The Open Championship is always a special tournament for the sport of golf, but it felt more like a dream for 32-year-old Irishman Shane Lowry, who won by six strokes in the first Open Championship in Northern Ireland in 68 years.
Although he faced heavy wind and rain, not a single player came within two shots of Lowry on the final day of the tournament. With a 15-under 269, Lowry became the first champion since 1996 to finish with a score over par in the final round, but Lowry won’t mind, especially considering no one from the last 12 groups was able to best the weather and break par.
At Royal Portrush, Lowry was able to outlast the likes of Tommy Fleetwood (who finished second), Tony Finau (third), and Brooks Koepka (tied for fourth), who was searching for an incredible fourth victory in the last seven majors.
Alongside immense support from the fans in attendance, Lowry had to duel with both nasty conditions and incredible pressure. “I didn’t feel great out there,” Lowry said after his first victory in a major. “It was probably the most uncomfortable I’ve ever felt on a golf course. You’re out there trying to win an Open in your home country, and it’s just incredibly difficult.”
Yet in the end, Lowry was able to rise above his competition and defy the odds.
Lowry’s Victory Pays Big for Bold Bettors
Lowry may have finished first, but he certainly didn’t have the best odds. In fact, 22 players entered the competition with better odds to win the tournament, including the +850 odds of another Irishman, Rory McIlroy. Although perceived to be the best golfer who would benefit from the sort of home-course advantage, McIlroy missed the cut by one shot Friday.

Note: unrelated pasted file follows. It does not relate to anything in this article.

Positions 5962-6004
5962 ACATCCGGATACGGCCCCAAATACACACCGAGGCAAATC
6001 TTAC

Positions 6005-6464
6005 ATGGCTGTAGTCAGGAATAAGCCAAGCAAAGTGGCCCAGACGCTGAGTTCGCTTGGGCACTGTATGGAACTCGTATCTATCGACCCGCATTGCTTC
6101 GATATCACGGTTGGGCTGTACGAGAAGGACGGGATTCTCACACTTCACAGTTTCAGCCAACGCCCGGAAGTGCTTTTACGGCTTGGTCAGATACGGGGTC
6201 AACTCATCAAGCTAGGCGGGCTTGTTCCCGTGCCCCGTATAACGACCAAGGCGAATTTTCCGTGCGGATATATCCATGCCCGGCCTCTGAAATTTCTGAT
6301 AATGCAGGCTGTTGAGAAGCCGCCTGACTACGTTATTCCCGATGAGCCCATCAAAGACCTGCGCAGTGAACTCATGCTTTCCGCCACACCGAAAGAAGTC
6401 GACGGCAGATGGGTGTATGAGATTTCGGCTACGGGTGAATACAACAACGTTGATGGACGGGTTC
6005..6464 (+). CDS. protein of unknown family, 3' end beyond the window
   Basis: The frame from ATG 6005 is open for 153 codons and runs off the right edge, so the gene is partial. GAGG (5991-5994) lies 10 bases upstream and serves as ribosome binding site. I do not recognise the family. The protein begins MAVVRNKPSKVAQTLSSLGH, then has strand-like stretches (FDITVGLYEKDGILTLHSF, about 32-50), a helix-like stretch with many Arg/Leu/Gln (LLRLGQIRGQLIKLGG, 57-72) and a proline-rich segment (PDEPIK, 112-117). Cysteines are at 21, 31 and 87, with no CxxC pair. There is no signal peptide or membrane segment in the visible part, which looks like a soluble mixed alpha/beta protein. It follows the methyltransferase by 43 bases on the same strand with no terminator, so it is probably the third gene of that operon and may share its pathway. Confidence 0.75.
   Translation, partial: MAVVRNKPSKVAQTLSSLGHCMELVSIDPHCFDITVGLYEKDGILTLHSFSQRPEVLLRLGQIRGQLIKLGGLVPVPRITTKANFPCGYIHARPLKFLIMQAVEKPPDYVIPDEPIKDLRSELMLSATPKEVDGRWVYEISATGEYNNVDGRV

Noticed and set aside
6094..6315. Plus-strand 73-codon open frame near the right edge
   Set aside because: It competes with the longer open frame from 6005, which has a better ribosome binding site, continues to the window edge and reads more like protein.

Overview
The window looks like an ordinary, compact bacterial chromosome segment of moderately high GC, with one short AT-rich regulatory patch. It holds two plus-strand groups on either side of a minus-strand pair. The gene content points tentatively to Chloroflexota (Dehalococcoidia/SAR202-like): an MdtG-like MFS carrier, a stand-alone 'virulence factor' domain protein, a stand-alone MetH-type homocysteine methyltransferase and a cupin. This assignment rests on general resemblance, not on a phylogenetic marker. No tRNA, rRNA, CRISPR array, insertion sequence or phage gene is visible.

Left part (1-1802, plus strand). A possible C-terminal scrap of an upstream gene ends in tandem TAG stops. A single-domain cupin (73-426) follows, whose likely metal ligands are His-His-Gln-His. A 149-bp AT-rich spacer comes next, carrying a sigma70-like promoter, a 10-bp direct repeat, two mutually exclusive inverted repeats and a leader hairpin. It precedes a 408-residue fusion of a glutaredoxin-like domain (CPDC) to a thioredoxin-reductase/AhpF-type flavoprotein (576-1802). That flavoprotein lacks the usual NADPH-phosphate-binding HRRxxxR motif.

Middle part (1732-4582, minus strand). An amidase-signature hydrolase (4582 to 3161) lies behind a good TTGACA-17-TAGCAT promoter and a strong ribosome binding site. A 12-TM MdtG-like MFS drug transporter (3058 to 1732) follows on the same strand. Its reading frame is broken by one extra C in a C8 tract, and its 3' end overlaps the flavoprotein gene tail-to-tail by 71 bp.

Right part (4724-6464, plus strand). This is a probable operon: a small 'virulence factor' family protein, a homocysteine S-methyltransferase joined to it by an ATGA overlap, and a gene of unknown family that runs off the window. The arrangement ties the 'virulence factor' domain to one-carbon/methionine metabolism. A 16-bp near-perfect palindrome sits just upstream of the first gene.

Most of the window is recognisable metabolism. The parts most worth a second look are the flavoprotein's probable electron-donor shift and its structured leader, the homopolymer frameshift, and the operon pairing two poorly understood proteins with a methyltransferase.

McIlroy was the Open’s favorite, but Koepka wasn’t far behind. As we touched on, Koepka came into the tournament on an incredible run of majors. Not to mention his second-place finishes, Koepka won both the US Open and PGA Championship in 2018 and the PGA Championship again earlier this year. That record earned Koepka +950 odds, which placed he and McIlroy well ahead of the pack; Dustin Johnson, Jon Rahm, and Tiger Woods followed closest behind, all with +1600 odds.
To find Lowry on the list of Open Championship favorites, you’d have to travel all the way down beyond the likes of Adam Scott (+2800), Hideki Matsuyama (+3300), and Matt Wallace (+5000). In the company of Webb Simpson, Rafael Cabrera Bello, and others is where you’d find Lowry in the group of golfers with +6600 odds.
Sure, that’s better than Phil Mickelson’s +10000 odds, but it’s fair to say that very few were picking Lowry to claim the Claret Jug, especially by the margin he did. Those 66/1 odds quickly changed as the competition progressed, and Lowry entered the final day of the tournament as the clear favorite with 4/7 odds on the back of his four-shot lead after 54 holes.
And against the field, Lowry was a -175 favorite! While the odds clearly tightened as Lowry built his lead, bettors who took a flyer on the Irishman before the competition were rewarded heavily. Some bettors even managed to find better odds than 66/1.
One bettor placed a $150 wager on Lowry at 105/1 odds and walked away with a whopping $15,750! Therein lies the beauty of betting on golf; when a long shot pays off, it can pay off huge. Keep that in mind when we enter next year’s major tournaments, as first-time winners in Lowry and Gary Woodland (US Open) have managed victories in the last two straight.